By requiring a Pull Request (PR) to merge code into our production branch, we are ensuring that humans are authorizing changes (Threat A) and verifying that the source code is free from vulnerabilities and backdoors (Threat B). We can also trigger automatic builds when there are changes to our production branch, which will produce builds that come from the source code that has been reviewed (Threat C).

Reproducible builds

In the Solarwinds supply chain attack, it was the compromise of Solarwinds’ build servers that led to the injection of the Sunburst backdoor. Injecting malicious code late in the software development pipeline is an effective way to reduce the chance that a human will catch the backdoor.

In the long run, the best mitigation strategy we have against compromised builds (Threat E) is to make our software builds reproducible. Having reproducible builds means that we can run the same steps against the same source code on a different system and end up with the exact same binary result. We would then have a way to verify that a binary was not tampered with. If we rebuilt and the resulting binary was different, it would raise some questions and warrant investigation.

Artifact signing

Signing software has been a common practice for a long time because it provides a way for consumers to verify that the software came from us. This protects software consumers even if our package registry is compromised (Threat G).

Unfortunately, this still leaves us with a lot of assumptions because a binary signature doesn’t say anything about how the software was built. For example, a software engineer or threat actor might have write access to our container registry and the ability to sign container images. By pushing a locally built container image directly to our registry, they would still be bypassing the automated checks and human reviews that happen in our PRs.

SLSA framework

To provide a way for us to verify how and where a piece of software was built, the Open Source Security Foundation (OpenSSF) created the Supply-chain Levels for Software Artifacts (SLSA) framework. What does SLSA do for us in practice? If we reuse the earlier example of a software engineer pushing a container directly to our registry, we could have a verification step before deployment that would detect that the container wasn’t built in our CI pipeline.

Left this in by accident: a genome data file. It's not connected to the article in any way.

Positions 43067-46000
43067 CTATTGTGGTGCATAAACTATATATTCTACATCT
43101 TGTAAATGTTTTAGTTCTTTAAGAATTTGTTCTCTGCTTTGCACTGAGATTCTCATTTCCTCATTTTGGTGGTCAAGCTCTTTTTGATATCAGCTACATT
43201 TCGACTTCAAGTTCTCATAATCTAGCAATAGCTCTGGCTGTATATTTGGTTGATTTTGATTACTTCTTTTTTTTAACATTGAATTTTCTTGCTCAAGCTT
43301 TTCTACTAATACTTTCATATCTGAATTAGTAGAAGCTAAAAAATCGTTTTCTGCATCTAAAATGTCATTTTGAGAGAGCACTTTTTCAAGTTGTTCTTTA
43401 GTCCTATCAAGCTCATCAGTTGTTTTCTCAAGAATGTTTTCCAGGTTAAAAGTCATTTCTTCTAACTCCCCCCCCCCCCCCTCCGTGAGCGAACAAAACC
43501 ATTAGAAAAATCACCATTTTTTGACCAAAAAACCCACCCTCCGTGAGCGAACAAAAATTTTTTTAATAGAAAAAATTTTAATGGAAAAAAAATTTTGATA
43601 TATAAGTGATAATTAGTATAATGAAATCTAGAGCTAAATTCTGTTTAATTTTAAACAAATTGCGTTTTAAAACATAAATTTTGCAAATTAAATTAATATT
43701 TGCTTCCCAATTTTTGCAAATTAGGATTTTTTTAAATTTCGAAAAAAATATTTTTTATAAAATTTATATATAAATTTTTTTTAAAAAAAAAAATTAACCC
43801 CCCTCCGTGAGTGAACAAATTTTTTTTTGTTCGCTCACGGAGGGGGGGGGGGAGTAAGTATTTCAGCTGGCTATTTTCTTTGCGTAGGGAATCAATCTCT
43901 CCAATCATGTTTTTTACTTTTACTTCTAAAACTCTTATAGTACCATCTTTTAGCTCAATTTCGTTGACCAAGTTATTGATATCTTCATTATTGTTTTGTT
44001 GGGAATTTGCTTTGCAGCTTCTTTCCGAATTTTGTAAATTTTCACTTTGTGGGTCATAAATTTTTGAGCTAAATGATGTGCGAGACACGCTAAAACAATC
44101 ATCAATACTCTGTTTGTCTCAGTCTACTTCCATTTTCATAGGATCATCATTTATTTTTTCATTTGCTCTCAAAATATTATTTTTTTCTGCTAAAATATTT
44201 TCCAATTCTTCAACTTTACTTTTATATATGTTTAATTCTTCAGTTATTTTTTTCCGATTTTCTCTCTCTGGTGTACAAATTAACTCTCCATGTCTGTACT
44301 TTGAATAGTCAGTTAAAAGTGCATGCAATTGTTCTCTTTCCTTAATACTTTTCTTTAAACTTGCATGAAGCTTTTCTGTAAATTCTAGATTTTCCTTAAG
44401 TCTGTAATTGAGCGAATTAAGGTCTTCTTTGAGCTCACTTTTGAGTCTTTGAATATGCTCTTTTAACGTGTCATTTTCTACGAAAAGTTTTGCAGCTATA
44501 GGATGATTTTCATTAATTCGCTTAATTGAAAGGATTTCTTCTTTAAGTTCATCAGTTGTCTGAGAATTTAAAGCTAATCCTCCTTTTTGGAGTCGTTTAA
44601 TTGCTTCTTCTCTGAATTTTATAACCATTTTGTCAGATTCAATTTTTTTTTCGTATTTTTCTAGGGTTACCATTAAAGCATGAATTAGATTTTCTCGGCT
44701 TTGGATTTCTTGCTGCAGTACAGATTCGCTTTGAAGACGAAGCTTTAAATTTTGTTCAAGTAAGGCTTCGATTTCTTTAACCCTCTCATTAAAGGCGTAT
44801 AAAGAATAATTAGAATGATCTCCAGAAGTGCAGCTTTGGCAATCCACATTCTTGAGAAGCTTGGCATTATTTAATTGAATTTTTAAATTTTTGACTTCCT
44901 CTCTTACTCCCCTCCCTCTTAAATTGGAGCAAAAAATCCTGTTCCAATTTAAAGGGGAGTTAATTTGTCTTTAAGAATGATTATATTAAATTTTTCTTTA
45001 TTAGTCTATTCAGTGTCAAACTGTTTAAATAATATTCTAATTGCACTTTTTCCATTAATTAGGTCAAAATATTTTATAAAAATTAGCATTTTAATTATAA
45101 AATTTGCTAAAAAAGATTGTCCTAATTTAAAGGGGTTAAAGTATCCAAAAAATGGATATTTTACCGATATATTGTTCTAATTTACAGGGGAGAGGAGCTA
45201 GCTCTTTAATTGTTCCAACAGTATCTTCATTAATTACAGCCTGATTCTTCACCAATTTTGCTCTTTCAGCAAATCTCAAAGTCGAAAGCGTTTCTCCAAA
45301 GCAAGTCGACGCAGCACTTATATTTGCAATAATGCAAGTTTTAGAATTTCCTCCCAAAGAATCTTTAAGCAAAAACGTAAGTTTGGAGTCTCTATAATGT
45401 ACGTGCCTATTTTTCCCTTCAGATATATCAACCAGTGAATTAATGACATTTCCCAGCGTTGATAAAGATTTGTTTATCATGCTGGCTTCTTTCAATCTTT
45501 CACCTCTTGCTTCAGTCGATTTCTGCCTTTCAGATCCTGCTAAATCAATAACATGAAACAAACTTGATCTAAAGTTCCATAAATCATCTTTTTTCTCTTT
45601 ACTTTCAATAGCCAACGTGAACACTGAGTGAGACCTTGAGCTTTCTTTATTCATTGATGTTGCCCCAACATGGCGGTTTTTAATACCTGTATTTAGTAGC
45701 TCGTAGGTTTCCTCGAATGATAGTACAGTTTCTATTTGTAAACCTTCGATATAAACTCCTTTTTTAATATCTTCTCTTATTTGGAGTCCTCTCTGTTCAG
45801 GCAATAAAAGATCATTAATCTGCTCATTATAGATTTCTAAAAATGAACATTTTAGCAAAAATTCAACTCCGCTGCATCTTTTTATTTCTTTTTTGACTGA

SLSA ranks our software build process on a 0-3 scale to determine how verifiable it is. A whole article could be written about SLSA, but to keep things short, here is a summary of the 4 levels and what they aim to protect against:

Level 0 – Nothing is done to verify the build process. We don’t have any way to verify who built the software artifact nor how they built it.

Level 1 – Software artifacts are distributed with a provenance that contains detailed information about the build process. Before using or deploying the software, we can use the information in the provenance to make sure that the components, tools, and steps used in the build are what we expect.

Level 2 – The provenance is generated at build time by a dedicated build platform that also signs the provenance. Adding a signature to the provenance allows us to verify that the documentation came from our build platform and hasn’t been forged nor tampered with.

Level 3 – The build platform is hardened to prevent the build process from having access to the secret used to sign the provenance. This means that a tampered build process cannot modify the provenance in a way that would hide its anomalous characteristics.

At SLSA level 3, we have a way to verify that we aren’t falling for build threats E-H in our threat model (Figure 1). However, you might notice that we start placing some trust in the build platform to be hardened in an adequately secure way.

Trust in the platforms that make up our SDLC is one of the guiding principles of SLSA. The purpose of SLSA is to verify that our software artifacts came from the expected systems and processes rather than individuals with write access to our package registries. How do we build trust in the systems that produce our software? By securing them.

Pipeline security

Our DevSecOps architecture is technology-driven, which means there are multiple systems that compose our software development pipeline. At this point in our DevSecOps journey, we have confidence that our SDLC is producing reasonably secure software, and we have ways to verify that our pipeline is being used and not skipping steps. The final threat we have to deal with is the compromise of our deployed services or the systems involved in our software development pipeline.